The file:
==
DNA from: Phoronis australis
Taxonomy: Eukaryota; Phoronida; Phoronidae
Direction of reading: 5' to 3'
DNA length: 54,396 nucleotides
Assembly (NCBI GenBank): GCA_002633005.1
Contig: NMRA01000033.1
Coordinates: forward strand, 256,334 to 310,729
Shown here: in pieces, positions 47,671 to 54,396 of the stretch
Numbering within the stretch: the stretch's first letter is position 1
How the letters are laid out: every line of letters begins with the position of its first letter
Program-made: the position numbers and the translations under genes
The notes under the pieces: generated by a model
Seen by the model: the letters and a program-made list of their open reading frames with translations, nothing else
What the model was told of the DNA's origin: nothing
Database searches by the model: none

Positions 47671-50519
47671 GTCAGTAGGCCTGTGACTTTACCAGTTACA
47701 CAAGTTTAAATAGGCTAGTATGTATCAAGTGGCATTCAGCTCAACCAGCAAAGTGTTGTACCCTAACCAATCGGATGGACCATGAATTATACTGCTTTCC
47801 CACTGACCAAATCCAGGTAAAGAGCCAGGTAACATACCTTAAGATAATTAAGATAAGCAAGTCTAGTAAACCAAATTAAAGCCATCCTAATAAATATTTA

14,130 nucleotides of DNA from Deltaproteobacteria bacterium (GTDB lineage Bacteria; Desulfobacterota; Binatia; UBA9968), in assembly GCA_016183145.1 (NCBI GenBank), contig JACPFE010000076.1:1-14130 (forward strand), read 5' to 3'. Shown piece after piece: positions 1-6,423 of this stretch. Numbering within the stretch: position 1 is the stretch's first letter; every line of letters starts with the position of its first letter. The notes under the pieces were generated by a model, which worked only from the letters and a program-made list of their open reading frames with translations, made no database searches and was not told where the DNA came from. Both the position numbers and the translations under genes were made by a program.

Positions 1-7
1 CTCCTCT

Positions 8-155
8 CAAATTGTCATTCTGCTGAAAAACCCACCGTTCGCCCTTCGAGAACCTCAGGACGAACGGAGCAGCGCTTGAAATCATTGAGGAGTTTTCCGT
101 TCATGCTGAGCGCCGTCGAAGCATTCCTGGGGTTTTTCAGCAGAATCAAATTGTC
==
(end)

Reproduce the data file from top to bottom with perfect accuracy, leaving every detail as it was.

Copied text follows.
DNA from: Phoronis australis
Taxonomy: Eukaryota; Phoronida; Phoronidae
Direction of reading: 5' to 3'
DNA length: 54,396 nucleotides
Assembly (NCBI GenBank): GCA_002633005.1
Contig: NMRA01000033.1
Coordinates: forward strand, 256,334 to 310,729
Shown here: in pieces, positions 47,671 to 54,396 of the stretch
Numbering within the stretch: the stretch's first letter is position 1
How the letters are laid out: every line of letters begins with the position of its first letter
Program-made: the position numbers and the translations under genes
The notes under the pieces: generated by a model
Seen by the model: the letters and a program-made list of their open reading frames with translations, nothing else
What the model was told of the DNA's origin: nothing
Database searches by the model: none

Positions 47671-50519
47671 GTCAGTAGGCCTGTGACTTTACCAGTTACA
47701 CAAGTTTAAATAGGCTAGTATGTATCAAGTGGCATTCAGCTCAACCAGCAAAGTGTTGTACCCTAACCAATCGGATGGACCATGAATTATACTGCTTTCC
47801 CACTGACCAAATCCAGGTAAAGAGCCAGGTAACATACCTTAAGATAATTAAGATAAGCAAGTCTAGTAAACCAAATTAAAGCCATCCTAATAAATATTTA

14,130 nucleotides of DNA from Deltaproteobacteria bacterium (GTDB lineage Bacteria; Desulfobacterota; Binatia; UBA9968), in assembly GCA_016183145.1 (NCBI GenBank), contig JACPFE010000076.1:1-14130 (forward strand), read 5' to 3'. Shown piece after piece: positions 1-6,423 of this stretch. Numbering within the stretch: position 1 is the stretch's first letter; every line of letters starts with the position of its first letter. The notes under the pieces were generated by a model, which worked only from the letters and a program-made list of their open reading frames with translations, made no database searches and was not told where the DNA came from. Both the position numbers and the translations under genes were made by a program.

Positions 1-7
1 CTCCTCT

Positions 8-155
8 CAAATTGTCATTCTGCTGAAAAACCCACCGTTCGCCCTTCGAGAACCTCAGGACGAACGGAGCAGCGCTTGAAATCATTGAGGAGTTTTCCGT
101 TCATGCTGAGCGCCGTCGAAGCATTCCTGGGGTTTTTCAGCAGAATCAAATTGTC